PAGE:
Game B in the table is Double Bonus. The ER for the 9/6 version is only 97.81% and the game is more volatile than 9/6 Jacks or Better because two pair pays only even. The 9/6 version of this game is not the best. If you want to play Double Bonus, you should play the version that pays either 9/7 or 10/7 for the full house and flush. (See Table 2). These versions have a higher ER than the 9/6 version; therefore, playing 9/6 DB would be a mistake, especially if the 10/7, or more likely 9/7 version, exists in the same casino.

Game C is Double Double Bonus. The ER for the 9/6 version of DDB is 98.98%. The payouts for specific quads with kickers (see Table 2) is greater in DDB than it is for DB; however, this is compensated by decreasing the payout for the straight from 5 coins to 4 coins (meaning, DDB is very volatile, more so than DB or JOB). The full pay version of DDB is 10/6 with an ER of 100.07%, which is a better game to play than the 9/6 version. (See Table 2.)

The point I’m making is this: You shouldn’t just sit down at any ole video poker machine that shows a 9/6 payoff for the full house and flush and start playing. Rather, you need to first decide which video poker game you want to play, and then check the pay schedules on the machines at your favorite casino to be sure you are playing the full pay version of that game. (You can also visit www.vpfree2.com to find out if your local casino offers the full pay version of these and other video poker games). Avoid the common mistake of playing any video poker game with a 9/6 pay table.

Table 2

GAME* ER
9/6 JOB 99.54%
9/5 JOB 98.45%
8/6 JOB 98.39%
8/5 JOB 97.30%
7/5 JOB 96.15%
10/7DB 100.17%
9/7 DB 99.11%
9/6 DB 97.81%
10/6 DDB 100.07%
9/6 DDB 98.98%
9/5 DDB 97.87%

*Assumes the payouts for all the other hands besides the 9/6 for the full house/flush are the same as listed in Table 1 for each game.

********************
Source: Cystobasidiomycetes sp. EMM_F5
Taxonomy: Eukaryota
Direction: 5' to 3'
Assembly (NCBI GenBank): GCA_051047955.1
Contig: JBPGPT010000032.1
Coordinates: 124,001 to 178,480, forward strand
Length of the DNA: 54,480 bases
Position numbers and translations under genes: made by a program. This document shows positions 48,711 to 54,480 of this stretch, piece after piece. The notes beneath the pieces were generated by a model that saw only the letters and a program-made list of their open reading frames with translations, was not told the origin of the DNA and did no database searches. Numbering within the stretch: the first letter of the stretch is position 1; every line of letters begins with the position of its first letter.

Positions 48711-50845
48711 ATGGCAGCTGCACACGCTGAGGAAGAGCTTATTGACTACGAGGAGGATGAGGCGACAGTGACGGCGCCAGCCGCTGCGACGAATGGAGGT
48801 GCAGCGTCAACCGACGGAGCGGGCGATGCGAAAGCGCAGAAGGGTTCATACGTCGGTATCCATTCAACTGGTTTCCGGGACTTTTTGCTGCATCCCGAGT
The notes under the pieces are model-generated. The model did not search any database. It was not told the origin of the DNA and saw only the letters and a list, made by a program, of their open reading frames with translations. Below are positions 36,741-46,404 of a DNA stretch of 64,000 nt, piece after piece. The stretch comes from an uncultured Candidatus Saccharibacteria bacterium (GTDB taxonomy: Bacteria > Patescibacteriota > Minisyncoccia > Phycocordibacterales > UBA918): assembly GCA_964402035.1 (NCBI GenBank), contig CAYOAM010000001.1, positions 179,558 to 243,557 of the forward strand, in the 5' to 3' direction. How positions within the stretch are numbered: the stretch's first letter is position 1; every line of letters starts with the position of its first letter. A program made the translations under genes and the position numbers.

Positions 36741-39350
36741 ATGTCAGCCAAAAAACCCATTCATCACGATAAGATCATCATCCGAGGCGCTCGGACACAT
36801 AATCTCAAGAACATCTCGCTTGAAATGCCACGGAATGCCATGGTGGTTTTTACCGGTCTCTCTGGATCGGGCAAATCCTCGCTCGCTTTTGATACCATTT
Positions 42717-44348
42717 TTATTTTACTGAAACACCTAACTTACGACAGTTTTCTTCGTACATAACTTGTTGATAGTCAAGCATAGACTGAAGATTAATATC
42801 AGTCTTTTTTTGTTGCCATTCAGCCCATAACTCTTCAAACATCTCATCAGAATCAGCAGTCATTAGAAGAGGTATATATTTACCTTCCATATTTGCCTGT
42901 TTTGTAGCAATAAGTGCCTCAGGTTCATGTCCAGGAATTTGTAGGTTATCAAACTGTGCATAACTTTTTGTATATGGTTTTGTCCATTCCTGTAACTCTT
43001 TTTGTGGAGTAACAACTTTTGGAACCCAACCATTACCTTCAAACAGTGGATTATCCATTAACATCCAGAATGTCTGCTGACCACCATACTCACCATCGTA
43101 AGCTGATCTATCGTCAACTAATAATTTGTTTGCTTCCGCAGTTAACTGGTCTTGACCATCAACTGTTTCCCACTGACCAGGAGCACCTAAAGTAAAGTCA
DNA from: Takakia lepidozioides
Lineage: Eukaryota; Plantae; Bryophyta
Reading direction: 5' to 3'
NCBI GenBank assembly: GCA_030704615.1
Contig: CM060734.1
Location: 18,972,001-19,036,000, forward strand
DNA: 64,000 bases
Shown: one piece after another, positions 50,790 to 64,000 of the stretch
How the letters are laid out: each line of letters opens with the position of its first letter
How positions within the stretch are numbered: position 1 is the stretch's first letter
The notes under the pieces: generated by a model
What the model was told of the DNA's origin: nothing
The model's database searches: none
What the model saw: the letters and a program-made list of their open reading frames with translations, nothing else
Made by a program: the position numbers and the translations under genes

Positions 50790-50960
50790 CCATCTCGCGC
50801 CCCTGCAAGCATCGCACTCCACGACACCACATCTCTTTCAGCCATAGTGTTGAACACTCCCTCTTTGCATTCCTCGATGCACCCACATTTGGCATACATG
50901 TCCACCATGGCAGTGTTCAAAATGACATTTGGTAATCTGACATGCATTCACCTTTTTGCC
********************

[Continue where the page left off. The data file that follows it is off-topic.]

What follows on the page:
Tamburin’s Tip of the Month

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How would you play this hand if you were playing Jacks or Better? What if you were playing Double Bonus or Double Double Bonus?

 

With Jacks or Better, the correct play is to hold the two pair (As and 8s) and draw one card. Because the payout for four Aces is much higher when you play Double Bonus and Double Double Bonus (and the payout for two pair is only even money), the correct play for these games is to hold only the pair of Aces (break up the two pair) and draw three cards with one exception … for the full pay 10/7 DB, you should hold two pair over the pair of Aces because the full house pays more.

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Henry Tamburin is a blackjack and video poker expert. He is the host of the smartgaming.com website and the editor of the Blackjack Insider newsletter (for a free three-month subscription, visit www.bjinsider.com/free). For a free copy of his Casino Gambling Catalog, which contains books, strategy cards, and software for video poker players, call toll free 1-888-353-3234, or visit the web store at smartgaming.com.

 

All video poker games with 9/6 pay tables are not created equal.